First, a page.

What's it like at Skinny Dipper hot springs?
The Bureau of Land Management’s Tate Fischer said he’ll consider proposals to keep the Skinny Dipper hot pools open right up until the time his staff starts tearing them out and reclaiming the trail leading to them.
Soon, BLM workers will place signs notifying would-be soakers that they can’t use Skinny Dipper. The signs should be in place by midweek, Fischer said, and will be near the parking area on Idaho 17 that’s downhill from the pools, at the trailhead and near the pools themselves. BLM law enforcement officers will ticket violators, spokeswoman Erin Curtis said.
Sometime soon, perhaps as early as this week, Fischer said, agency crews will start removing the things that make the pools work. They’ll start with PVC pipes that control the flow of hot and cold water. Later, they’ll take out concrete that lines the pools and reclaim the unauthorized trail that leads from the highway to the hot springs. The timing of this work will depend on staff and money availability, Fischer said.
The springs will remain closed for five years, barring a successful intervention.
In a best-case scenario, Fischer said, someone would submit a proposal that addresses concerns he raised when he announced the closure of Skinny Dipper last year: safety and health of people using the hot pools, as well the state of the environment surrounding them.
Growing Change is working on a proposal that fits that definition, executive director Antonio Bommarito said. Growing Change is a Boise nonprofit that specializes in clean water, resource management and sustainability. The proposal is “99 percent of the way done,” Bommarito said, and he hopes to have it on Fischer’s desk by the end of June.
Even if the BLM removes the materials that make Skinny Dipper usable, Fischer said, the agency could allow new pools in the future. That kind of development would be “more palatable” if all-natural materials, such as rocks and mud, were used instead of concrete and PVC pipes.
Fischer said it’s possible the federal government could sell or trade the land around Skinny Dipper to a private company or other organization. But he said those kinds of transactions are “extremely difficult.”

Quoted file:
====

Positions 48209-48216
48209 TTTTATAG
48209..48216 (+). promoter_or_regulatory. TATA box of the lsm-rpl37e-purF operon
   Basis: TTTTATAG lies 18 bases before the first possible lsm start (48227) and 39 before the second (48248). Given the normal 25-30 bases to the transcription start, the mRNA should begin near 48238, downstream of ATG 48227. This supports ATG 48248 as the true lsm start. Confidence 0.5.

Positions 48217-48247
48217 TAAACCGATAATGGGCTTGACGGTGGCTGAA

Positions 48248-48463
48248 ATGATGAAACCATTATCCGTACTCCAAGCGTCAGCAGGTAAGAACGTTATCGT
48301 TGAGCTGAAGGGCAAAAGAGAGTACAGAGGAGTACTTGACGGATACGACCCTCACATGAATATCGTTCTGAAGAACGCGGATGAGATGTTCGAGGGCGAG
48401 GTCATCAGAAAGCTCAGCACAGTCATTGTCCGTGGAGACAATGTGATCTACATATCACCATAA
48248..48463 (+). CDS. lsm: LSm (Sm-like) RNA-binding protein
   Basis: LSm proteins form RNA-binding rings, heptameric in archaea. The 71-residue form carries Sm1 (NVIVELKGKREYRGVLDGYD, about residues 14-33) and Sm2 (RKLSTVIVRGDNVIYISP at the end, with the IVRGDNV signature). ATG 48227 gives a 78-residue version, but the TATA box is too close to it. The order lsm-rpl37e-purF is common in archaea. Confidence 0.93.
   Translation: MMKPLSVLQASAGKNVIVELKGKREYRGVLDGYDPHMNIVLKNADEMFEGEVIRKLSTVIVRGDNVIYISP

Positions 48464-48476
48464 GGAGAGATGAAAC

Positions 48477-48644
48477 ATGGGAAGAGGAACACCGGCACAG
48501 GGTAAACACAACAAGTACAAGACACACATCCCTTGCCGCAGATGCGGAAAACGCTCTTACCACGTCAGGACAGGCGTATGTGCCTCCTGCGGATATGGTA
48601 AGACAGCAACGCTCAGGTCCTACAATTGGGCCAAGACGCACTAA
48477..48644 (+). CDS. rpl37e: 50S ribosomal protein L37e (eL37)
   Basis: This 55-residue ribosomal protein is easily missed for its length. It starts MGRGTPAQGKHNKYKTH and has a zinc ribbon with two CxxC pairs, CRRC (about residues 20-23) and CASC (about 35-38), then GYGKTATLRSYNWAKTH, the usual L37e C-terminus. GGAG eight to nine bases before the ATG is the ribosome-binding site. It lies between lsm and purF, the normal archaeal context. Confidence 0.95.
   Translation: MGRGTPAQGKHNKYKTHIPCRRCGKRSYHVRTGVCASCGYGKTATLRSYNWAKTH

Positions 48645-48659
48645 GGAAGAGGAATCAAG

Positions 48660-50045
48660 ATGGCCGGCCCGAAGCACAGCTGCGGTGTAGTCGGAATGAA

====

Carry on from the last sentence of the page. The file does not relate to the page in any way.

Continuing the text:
Skinny Dipper was first developed in the early 1990s, when a Boise man and his acquaintances packed bags of cement up the hill from the Banks to Lowman Road a few miles east of Banks and built pools to collect naturally flowing hot water. He installed hundreds of feet of PVC pipe to guide water streams of varying temperatures and cut a trail from the highway to the springs. The group named the springs Skinny Dipper to recognize their favorite soaking attire.
As well-meaning as those people were, and as popular as Skinny Dipper is today, the fact remains that Skinny Dipper was built illegally. Fischer compared it to someone building a cabin or a store on land owned by the American people and entrusted by Congress to the BLM to manage.
Since 2008, Fischer said Tuesday, the BLM has tracked 137 incidents at Skinny Dipper reported to law enforcement authorities, including reports of rape, assault, vandalism, drug use and underage drinking. At least three people have died there, he said. Curtis said Skinny Dipper users started the Springs Fire, which burned thousands of acres in 2012.
On several occasions dating to at least 2004, the federal government has announced closures or restrictions on Skinny Dipper use.